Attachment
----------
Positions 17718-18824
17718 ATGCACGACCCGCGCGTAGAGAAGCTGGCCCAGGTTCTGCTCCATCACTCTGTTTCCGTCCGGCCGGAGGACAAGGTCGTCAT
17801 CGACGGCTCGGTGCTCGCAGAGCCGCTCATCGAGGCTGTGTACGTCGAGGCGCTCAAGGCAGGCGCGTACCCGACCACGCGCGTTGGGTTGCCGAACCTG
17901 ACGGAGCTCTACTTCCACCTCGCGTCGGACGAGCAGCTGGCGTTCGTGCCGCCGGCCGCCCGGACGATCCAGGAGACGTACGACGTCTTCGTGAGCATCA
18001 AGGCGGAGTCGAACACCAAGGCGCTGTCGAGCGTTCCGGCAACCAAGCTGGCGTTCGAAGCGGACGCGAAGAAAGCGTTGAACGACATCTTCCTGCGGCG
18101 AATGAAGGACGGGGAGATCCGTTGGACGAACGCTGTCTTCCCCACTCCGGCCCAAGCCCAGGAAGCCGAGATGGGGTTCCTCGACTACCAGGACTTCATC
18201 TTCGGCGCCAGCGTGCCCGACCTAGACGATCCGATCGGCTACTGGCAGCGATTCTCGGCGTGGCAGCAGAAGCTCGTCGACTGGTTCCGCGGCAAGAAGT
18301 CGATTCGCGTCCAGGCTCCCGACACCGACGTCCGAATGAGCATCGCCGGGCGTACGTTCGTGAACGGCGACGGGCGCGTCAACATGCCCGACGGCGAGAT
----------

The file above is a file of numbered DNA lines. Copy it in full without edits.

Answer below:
Positions 17718-18824
17718 ATGCACGACCCGCGCGTAGAGAAGCTGGCCCAGGTTCTGCTCCATCACTCTGTTTCCGTCCGGCCGGAGGACAAGGTCGTCAT
17801 CGACGGCTCGGTGCTCGCAGAGCCGCTCATCGAGGCTGTGTACGTCGAGGCGCTCAAGGCAGGCGCGTACCCGACCACGCGCGTTGGGTTGCCGAACCTG
17901 ACGGAGCTCTACTTCCACCTCGCGTCGGACGAGCAGCTGGCGTTCGTGCCGCCGGCCGCCCGGACGATCCAGGAGACGTACGACGTCTTCGTGAGCATCA
18001 AGGCGGAGTCGAACACCAAGGCGCTGTCGAGCGTTCCGGCAACCAAGCTGGCGTTCGAAGCGGACGCGAAGAAAGCGTTGAACGACATCTTCCTGCGGCG
18101 AATGAAGGACGGGGAGATCCGTTGGACGAACGCTGTCTTCCCCACTCCGGCCCAAGCCCAGGAAGCCGAGATGGGGTTCCTCGACTACCAGGACTTCATC
18201 TTCGGCGCCAGCGTGCCCGACCTAGACGATCCGATCGGCTACTGGCAGCGATTCTCGGCGTGGCAGCAGAAGCTCGTCGACTGGTTCCGCGGCAAGAAGT
18301 CGATTCGCGTCCAGGCTCCCGACACCGACGTCCGAATGAGCATCGCCGGGCGTACGTTCGTGAACGGCGACGGGCGCGTCAACATGCCCGACGGCGAGAT